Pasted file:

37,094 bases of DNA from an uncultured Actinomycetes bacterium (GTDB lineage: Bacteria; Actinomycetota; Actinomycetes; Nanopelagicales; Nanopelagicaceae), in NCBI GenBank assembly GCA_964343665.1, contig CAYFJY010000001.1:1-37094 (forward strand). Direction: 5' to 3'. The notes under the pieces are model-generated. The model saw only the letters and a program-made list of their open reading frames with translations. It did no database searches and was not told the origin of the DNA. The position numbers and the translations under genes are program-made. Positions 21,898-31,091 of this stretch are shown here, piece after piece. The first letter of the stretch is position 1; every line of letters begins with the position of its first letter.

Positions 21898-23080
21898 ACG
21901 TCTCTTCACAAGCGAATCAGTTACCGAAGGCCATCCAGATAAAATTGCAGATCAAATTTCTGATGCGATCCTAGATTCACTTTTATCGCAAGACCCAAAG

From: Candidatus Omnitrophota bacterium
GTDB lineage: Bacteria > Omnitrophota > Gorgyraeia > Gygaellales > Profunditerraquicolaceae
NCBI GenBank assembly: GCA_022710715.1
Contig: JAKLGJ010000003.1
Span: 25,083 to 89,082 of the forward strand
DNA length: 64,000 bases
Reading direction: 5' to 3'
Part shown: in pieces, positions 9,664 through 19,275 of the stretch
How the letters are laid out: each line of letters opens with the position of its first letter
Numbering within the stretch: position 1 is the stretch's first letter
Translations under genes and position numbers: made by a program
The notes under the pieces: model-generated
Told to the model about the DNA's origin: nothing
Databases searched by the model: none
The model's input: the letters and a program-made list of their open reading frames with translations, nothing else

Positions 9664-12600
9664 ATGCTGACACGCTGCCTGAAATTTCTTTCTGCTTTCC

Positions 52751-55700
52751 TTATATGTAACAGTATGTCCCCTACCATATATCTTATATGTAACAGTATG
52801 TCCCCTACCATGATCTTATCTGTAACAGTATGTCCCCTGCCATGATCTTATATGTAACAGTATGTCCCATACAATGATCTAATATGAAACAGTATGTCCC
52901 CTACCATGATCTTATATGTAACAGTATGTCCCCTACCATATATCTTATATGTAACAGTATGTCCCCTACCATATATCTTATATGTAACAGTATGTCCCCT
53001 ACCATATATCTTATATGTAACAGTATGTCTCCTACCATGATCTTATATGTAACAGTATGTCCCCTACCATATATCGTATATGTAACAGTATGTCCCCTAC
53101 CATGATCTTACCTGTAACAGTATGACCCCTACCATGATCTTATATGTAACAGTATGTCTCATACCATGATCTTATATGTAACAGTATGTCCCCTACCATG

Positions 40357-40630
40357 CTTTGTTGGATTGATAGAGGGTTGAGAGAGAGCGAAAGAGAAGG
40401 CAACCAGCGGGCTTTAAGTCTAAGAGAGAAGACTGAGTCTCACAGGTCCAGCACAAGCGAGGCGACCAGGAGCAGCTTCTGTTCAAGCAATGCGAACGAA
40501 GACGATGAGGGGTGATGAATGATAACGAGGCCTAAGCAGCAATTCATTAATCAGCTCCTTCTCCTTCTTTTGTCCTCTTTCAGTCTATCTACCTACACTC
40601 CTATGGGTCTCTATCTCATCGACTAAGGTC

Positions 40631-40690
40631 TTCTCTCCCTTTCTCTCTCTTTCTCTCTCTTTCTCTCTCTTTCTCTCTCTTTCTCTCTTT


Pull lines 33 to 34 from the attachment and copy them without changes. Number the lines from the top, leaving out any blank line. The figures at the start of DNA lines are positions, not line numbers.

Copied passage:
Positions 40631-40690
40631 TTCTCTCCCTTTCTCTCTCTTTCTCTCTCTTTCTCTCTCTTTCTCTCTCTTTCTCTCTTT